Above: FBI veteran Robert Mueller will investigate allegations surrounding Donald Trump.
The Australian Dollar is seen losing the gains made earlier in the day on the back of a renewed bout of investor unease concerning developments concerning the under-fire US adminisistration.
AUD had earlier received a boost from the April jobs report overnight which showed a +37.4k increase in employment.
Total employment growth over the year was 1.3% which remains below the average growth rate over the past 20 years of 1.8%.
While the domestic news provided near-term relief for those looking to spend their Aussie Dollars on the international market, it must be remembered that the currency remains largely beholden to global, external forces.
“We see the near-term risks stemming from the external environment spelling further pain for the Aussie dollar,” says Viraj Patel, an analyst with ING Bank NV in London.
The ongoing unease surrounding the twists and turns in the Trump-Russia scandal dominate sentiment.
The latest reveal, as reported by Reuters, is that the Trump campaign had at least 18 undisclosed contacts with Russians and other people close to Vladimir Putin.
Michael Flynn and other advisers to Donald Trump’s campaign were in contact with Russian officials and others with Kremlin ties in at least 18 calls and emails during the last seven months of the 2016 presidential race, current and former U.S. officials familiar with the exchanges told Reuters.
The previously undisclosed interactions form part of the record now being reviewed by FBI and congressional investigators probing Russian interference in the U.S. presidential election and contacts between Trump’s campaign and Russia.
The Trump Risk and the Australian Dollar Hedge
Recall, Trump’s campaign promises to increase spending and cut taxes as been a significant driver of global foreign exchange movements since his win in November.
Markets are now trying to work out what scenarios are likely to play out, and how it could potentially impact on the Australian Dollar.
“Investors are contemplating two Trump worlds: an increase in geopolitical tensions or a revival of US reflation sentiment. Both are negative for the rate- and risk-sensitive AUD, which makes selling the AUD a good way to hedge for White House policy risks,” says Patel.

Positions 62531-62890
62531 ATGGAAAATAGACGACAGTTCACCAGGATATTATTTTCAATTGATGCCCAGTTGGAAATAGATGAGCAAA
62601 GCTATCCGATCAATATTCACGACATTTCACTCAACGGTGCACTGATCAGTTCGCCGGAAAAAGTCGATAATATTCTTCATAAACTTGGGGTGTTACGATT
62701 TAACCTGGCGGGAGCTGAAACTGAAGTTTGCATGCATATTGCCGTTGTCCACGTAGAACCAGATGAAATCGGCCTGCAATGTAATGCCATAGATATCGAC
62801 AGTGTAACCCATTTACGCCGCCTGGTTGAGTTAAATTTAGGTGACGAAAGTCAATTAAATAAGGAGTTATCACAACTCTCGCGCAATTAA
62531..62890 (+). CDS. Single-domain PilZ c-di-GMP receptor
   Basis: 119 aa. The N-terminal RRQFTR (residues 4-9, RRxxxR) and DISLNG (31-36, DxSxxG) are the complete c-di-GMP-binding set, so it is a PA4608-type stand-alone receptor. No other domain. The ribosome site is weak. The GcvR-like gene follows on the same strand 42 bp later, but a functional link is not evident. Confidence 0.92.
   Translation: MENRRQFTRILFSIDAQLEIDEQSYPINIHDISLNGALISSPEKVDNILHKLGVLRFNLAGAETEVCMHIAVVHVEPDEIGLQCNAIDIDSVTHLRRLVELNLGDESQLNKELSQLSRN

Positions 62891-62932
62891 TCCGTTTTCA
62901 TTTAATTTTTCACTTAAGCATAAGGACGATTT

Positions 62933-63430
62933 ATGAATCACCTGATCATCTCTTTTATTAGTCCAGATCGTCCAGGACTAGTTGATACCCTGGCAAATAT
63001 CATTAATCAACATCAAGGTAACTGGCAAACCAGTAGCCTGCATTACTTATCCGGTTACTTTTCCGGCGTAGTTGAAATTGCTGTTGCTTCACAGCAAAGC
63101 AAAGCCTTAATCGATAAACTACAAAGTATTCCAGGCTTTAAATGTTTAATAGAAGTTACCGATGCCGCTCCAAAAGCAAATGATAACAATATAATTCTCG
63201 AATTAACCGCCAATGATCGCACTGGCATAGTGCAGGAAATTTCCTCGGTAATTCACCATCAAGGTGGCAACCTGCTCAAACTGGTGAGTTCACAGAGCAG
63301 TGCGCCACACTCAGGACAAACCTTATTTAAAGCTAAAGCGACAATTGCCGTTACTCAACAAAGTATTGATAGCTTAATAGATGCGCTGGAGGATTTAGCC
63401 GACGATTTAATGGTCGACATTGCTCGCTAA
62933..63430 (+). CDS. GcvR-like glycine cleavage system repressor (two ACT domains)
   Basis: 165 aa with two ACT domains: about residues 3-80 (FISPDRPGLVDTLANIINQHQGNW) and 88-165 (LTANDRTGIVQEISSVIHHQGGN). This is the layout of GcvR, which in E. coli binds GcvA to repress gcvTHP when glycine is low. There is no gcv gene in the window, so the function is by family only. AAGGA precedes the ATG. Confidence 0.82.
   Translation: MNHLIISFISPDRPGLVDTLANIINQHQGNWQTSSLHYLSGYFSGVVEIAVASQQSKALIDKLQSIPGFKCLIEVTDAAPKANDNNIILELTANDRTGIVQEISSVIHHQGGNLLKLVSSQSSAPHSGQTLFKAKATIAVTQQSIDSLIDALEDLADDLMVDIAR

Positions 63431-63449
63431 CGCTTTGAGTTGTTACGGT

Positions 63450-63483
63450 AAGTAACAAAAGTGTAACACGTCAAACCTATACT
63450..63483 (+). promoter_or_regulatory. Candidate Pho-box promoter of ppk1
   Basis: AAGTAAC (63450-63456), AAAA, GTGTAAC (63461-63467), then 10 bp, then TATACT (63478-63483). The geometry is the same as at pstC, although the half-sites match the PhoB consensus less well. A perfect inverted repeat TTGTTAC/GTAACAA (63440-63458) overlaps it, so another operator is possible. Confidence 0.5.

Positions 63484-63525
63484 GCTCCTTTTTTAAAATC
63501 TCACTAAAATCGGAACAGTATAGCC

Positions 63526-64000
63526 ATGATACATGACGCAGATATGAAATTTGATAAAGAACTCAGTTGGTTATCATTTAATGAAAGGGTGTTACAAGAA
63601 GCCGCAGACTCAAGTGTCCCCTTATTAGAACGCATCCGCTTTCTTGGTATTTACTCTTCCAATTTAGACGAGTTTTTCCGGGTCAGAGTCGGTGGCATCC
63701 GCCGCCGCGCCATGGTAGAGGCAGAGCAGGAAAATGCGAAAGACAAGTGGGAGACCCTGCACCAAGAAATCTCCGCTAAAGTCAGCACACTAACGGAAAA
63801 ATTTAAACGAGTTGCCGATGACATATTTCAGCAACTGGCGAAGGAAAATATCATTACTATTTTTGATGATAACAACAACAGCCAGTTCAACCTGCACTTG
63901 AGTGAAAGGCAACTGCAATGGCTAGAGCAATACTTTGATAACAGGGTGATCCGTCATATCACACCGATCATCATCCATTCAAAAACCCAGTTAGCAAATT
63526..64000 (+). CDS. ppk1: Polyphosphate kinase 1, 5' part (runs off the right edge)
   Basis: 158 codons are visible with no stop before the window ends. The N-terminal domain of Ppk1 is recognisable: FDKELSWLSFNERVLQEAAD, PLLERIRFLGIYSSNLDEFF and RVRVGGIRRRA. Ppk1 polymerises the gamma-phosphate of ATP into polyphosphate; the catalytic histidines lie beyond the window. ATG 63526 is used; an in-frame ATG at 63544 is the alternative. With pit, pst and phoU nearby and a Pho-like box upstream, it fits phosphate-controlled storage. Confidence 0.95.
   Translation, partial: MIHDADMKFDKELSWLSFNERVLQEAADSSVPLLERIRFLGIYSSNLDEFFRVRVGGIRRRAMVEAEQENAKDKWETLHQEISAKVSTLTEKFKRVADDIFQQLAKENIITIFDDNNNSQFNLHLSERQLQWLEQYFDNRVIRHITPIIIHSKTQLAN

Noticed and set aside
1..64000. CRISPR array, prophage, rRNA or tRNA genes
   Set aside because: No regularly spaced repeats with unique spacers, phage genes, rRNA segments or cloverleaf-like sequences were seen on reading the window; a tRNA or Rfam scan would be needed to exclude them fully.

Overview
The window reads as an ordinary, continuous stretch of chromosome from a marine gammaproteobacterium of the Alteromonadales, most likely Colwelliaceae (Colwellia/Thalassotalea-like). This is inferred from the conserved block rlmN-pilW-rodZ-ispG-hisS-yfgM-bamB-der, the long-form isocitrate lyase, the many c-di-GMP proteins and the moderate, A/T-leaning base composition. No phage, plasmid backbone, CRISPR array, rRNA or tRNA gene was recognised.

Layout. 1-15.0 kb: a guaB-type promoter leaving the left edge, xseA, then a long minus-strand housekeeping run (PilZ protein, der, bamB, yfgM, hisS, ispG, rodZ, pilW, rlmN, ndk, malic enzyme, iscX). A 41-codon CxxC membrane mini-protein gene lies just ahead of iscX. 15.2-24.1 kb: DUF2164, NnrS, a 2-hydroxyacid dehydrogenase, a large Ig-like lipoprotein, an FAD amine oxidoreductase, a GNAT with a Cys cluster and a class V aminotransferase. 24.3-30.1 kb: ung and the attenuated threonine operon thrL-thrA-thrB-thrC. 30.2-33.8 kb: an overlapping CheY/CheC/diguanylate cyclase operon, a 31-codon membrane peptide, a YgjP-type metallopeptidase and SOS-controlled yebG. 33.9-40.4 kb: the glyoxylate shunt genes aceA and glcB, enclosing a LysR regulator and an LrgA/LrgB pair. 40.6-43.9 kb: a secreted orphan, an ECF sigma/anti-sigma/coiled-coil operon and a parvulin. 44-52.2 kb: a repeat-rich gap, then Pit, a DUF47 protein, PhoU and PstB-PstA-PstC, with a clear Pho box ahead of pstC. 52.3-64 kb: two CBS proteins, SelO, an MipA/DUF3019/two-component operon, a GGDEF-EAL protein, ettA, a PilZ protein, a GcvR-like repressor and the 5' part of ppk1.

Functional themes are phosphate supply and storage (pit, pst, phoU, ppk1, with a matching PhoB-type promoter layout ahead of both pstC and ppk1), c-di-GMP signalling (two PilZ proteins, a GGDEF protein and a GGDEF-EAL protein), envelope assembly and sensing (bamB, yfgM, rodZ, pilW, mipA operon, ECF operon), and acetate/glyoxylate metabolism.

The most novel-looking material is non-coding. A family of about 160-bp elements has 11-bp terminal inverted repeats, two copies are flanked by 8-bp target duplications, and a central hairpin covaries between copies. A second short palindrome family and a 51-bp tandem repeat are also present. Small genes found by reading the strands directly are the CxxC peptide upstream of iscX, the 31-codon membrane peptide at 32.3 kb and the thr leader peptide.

ING are looking for a fall in the Australian v US Dollar exchange rate to the low 0.70s this summer, “with a rebound to 0.80 a 2018 story.”
All being equal, we would in turn expect this to translate into underperformance by the Australian Dollar in the crosses, including the Pound to Australian Dollar exchange rate.
GBP/AUD has been in a solid uptrend since Mid-March when levels at 1.60 were rejected and we now see the pair in the vicinity of 1.7450.
>> Update: Best international payment rate on GBP vs AUD now seen at 1.7344 as banks seen offering in region of 1.7012-1.6889. More details here.
US Dollar “Adversity to Persist”
The question of whether or not President Trump should be impeached has been one that has dominated global market discourse over the duration of the week.
The saga may have however had a line temporarily drawn under it after the US Justice Department announced that it was appointing former FBI director, Robert Mueller, as special counsel to lead the investigation into Russia’s role in the 2016 US elections.
The move received support from both sides of the aisle, while Trump himself remains undeterred.
The stability seen on markets as a result may also account for the near-term strong performance in the Australian Dollar that we are witnessing.
Looking ahead, ING say there are three key messages for investors to consider:
1. While the tail risk of a Trump impeachment is unlikely to fully recede, there needs to be another layer of bad news for markets to adversely react again. All eyes will be on the investigation, but it may pay to trade the facts here.
2. Fears over a delay to potential tax reforms may be overblown; a number of Republicans (including House Speaker Paul Ryan) have pledged to continue working on their policy agenda since the ‘Comey memo’ incident. Behind the scenes, key players (Kevin Brady, Steven Mnuchin and Gary Cohn) will be thrashing out the details of a White House tax plan with Capitol Hill today. Our framework still sees a Trump tax plan reaching Congress around 4Q17.
3. We doubt the above is the main driver for the latest fall in US yields and USD weakness, instead noting the re-pricing of expectations over a June Fed rate hike (down now to 75%). Investors are right to question this; when looking at the ‘trifecta of factors’ needed for a Fed hike – US data, financial conditions and market expectations – one could argue that the first two look a bit less convincing than was the case in March (especially if US equities remain soft).
“A dovish Fed re-pricing still remains a risk to the US Dollar but expect stability for now,” says Patel.